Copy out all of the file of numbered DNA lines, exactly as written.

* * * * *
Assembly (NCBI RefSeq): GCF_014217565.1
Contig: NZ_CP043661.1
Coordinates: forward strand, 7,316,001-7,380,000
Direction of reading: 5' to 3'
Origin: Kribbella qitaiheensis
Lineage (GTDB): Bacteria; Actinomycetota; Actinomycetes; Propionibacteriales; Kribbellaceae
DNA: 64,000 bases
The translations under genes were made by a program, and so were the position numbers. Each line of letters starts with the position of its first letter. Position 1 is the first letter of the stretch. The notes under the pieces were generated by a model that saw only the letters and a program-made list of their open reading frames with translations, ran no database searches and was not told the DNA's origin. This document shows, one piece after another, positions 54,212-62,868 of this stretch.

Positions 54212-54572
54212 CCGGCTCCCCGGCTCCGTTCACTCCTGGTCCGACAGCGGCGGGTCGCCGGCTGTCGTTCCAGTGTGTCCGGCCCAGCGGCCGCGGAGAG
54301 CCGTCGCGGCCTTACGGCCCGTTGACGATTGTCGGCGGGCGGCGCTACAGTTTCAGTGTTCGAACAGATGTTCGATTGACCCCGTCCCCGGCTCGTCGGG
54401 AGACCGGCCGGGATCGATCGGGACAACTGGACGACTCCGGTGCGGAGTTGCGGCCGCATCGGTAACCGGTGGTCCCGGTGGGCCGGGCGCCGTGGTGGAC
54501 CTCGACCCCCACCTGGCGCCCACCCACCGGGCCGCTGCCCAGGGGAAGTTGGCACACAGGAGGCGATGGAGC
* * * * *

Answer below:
Assembly (NCBI RefSeq): GCF_014217565.1
Contig: NZ_CP043661.1
Coordinates: forward strand, 7,316,001-7,380,000
Direction of reading: 5' to 3'
Origin: Kribbella qitaiheensis
Lineage (GTDB): Bacteria; Actinomycetota; Actinomycetes; Propionibacteriales; Kribbellaceae
DNA: 64,000 bases
The translations under genes were made by a program, and so were the position numbers. Each line of letters starts with the position of its first letter. Position 1 is the first letter of the stretch. The notes under the pieces were generated by a model that saw only the letters and a program-made list of their open reading frames with translations, ran no database searches and was not told the DNA's origin. This document shows, one piece after another, positions 54,212-62,868 of this stretch.

Positions 54212-54572
54212 CCGGCTCCCCGGCTCCGTTCACTCCTGGTCCGACAGCGGCGGGTCGCCGGCTGTCGTTCCAGTGTGTCCGGCCCAGCGGCCGCGGAGAG
54301 CCGTCGCGGCCTTACGGCCCGTTGACGATTGTCGGCGGGCGGCGCTACAGTTTCAGTGTTCGAACAGATGTTCGATTGACCCCGTCCCCGGCTCGTCGGG
54401 AGACCGGCCGGGATCGATCGGGACAACTGGACGACTCCGGTGCGGAGTTGCGGCCGCATCGGTAACCGGTGGTCCCGGTGGGCCGGGCGCCGTGGTGGAC
54501 CTCGACCCCCACCTGGCGCCCACCCACCGGGCCGCTGCCCAGGGGAAGTTGGCACACAGGAGGCGATGGAGC